A viral whatsapp message has been doing the rounds that payment of rent cannot be refused during the lockdown. The message includes a news link of Deccan Herald which is about a Court’s order on a plea to waive off rent of lawyers’ chambers as they are unable to earn money due to the Courts being shut. An inference has been drawn that refusal to waive rent of lawyers’ chambers applies to all properties whether residential, industrial or commercial and that no tenant can refuse to pay rent. Let us have a look at the entire post and then check its veracity:

The Supreme Court has rejected the plea (of tenants) for a waiver on rent.

Meaning the payment of rent Can not be refused and is mandatory for the tenant for any property that they occupy.

The order was passed on the plea of lawyers requesting to waive off the rent of their chambers during lockdown which was rejected by the court and is applicable to all properties whether residential, industrial or commercial. (sic)[1]

The Deccan Herald report is dated 30th April 2020. On 30th April, Supreme Court had passed an order in the case of Pawan Pathak Prakash v Bar Council of India, Writ Petition (Civil) No. 10949 of 2020[2] which stated that

“The application for permission to appear and argue in person is allowed. Having heard the petitioner-in-person and taking into consideration the grievance of the petitioner, we are of the opinion that the best course is that the Bar Council of India should consider assisting its brethren, keeping in view the prevailing situation. With the above observation, the writ petition stands disposed of.”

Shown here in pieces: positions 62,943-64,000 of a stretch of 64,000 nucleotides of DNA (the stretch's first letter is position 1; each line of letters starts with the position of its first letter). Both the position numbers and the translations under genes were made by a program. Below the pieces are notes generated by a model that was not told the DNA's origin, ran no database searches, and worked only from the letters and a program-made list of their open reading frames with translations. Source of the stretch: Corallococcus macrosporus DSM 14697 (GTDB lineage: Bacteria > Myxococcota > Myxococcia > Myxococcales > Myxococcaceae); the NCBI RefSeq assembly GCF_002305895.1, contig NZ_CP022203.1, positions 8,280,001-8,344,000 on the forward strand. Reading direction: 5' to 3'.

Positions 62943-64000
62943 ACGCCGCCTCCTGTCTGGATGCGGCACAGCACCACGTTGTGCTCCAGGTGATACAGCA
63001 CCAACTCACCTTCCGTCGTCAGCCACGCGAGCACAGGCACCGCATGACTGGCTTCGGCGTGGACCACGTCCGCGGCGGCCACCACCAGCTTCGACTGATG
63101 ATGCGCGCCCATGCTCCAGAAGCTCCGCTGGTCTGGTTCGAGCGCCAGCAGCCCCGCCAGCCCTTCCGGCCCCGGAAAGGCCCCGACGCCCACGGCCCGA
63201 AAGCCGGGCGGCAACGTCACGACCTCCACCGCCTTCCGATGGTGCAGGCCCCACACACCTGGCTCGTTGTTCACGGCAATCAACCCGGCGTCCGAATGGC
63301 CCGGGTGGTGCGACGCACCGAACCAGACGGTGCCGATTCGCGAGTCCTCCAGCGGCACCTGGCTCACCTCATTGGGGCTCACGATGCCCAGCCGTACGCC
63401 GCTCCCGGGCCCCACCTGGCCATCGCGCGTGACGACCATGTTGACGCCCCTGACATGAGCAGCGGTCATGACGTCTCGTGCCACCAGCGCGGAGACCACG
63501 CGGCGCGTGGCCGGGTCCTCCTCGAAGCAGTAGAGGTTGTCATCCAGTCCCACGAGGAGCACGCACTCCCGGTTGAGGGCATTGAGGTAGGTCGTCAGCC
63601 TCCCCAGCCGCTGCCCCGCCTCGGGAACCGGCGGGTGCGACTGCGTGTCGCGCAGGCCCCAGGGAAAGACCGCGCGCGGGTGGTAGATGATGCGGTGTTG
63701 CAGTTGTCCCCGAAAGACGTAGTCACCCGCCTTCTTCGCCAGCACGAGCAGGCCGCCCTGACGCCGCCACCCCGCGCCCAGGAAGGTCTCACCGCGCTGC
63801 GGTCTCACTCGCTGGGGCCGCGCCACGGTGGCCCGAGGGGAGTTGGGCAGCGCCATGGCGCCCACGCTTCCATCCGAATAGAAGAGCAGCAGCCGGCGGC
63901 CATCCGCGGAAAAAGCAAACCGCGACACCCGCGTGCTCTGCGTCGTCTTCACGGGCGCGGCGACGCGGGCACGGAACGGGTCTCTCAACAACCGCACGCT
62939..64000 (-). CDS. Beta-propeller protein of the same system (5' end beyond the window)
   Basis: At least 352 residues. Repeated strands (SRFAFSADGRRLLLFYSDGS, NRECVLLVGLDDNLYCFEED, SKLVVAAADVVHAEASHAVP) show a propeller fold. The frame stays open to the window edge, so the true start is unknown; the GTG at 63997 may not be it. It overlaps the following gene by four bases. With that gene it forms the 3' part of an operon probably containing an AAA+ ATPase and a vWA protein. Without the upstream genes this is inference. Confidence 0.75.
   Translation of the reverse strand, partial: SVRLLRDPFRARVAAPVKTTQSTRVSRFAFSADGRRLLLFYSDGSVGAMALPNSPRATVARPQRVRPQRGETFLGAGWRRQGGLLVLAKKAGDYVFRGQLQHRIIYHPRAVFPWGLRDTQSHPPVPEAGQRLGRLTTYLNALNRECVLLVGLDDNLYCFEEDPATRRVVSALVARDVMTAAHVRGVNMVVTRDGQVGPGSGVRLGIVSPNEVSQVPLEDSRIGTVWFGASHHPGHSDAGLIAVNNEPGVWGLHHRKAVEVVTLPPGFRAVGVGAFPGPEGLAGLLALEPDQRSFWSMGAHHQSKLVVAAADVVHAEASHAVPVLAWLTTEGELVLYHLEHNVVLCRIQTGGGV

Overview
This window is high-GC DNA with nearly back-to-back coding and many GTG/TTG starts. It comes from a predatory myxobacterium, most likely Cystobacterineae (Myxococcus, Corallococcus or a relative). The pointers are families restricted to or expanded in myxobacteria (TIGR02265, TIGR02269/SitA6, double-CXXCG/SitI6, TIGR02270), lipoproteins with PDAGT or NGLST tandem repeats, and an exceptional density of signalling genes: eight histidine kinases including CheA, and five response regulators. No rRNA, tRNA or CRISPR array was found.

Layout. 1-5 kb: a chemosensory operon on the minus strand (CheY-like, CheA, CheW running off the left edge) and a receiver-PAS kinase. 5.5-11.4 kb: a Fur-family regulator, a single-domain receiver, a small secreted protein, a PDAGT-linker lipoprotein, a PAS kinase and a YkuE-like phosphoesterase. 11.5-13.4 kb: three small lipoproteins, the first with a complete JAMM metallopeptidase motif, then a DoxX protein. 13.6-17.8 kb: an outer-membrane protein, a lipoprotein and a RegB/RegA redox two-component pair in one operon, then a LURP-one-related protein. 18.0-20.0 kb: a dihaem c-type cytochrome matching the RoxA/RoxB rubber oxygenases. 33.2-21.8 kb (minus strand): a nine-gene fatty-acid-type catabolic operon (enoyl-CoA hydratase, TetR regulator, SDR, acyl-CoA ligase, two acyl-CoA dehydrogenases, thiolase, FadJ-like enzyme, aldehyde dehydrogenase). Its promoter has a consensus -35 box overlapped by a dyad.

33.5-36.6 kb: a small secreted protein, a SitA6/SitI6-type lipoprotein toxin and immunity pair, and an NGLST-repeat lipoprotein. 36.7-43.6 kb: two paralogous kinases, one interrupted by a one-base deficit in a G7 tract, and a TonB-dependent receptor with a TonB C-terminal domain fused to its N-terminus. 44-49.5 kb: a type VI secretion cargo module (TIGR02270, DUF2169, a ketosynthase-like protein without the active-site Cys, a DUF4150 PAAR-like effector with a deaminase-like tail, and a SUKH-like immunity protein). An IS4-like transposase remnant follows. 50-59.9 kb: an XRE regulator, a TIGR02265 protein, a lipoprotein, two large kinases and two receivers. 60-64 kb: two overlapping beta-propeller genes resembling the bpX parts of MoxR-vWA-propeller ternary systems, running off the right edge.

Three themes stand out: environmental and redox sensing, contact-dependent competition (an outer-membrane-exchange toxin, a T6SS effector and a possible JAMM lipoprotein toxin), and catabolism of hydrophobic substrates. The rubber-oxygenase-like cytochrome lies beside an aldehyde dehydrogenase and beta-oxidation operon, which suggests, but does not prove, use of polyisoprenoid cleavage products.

In the case mentioned above, the Court requested the Bar Council of India to consider financial emergency assistance to lawyers.

On 5th May, in another case of Pawan Pathak Prakash v Union of India, Writ Petition No.  11005 of 2020[3], the Court held that

‘We are not inclined to entertain this petition under Article 32 of the Constitution. The writ petition is accordingly dismissed’

In this case, the Court dismissed the petition requesting for waiver of rent for lawyers during the lockdown period. Nowhere does it say that the Court has made it mandatory to pay rent in the case of lawyers’ chambers or otherwise. No inference can be drawn that the court has made it applicable to all properties, whether residential, industrial or commercial.

If we analyse the Deccan Herald report which has many comments by the judges made in open court (but not mentioned in the written order). The comments made by the Courts have no legal bearing or precedential value. They are at the end of the day just comments and are not to be taken as Court orders which have any legal consequences. When an SLP or a Writ Petition is dismissed in limine (without a reasoned order) and the relief sought for is denied, the opposite of the relief cannot be construed to be the Court’s ruling.

To sum up, the viral message quoted above has misinterpreted the Court order. The Court has merely refused to give orders to waive rent for lawyers’ chambers. The Court order does not mention that paying rent is mandatory for tenants of all properties whether residential, industrial or commercial.  Therefore, the viral message is a  misleading interpretation of the Court’s order.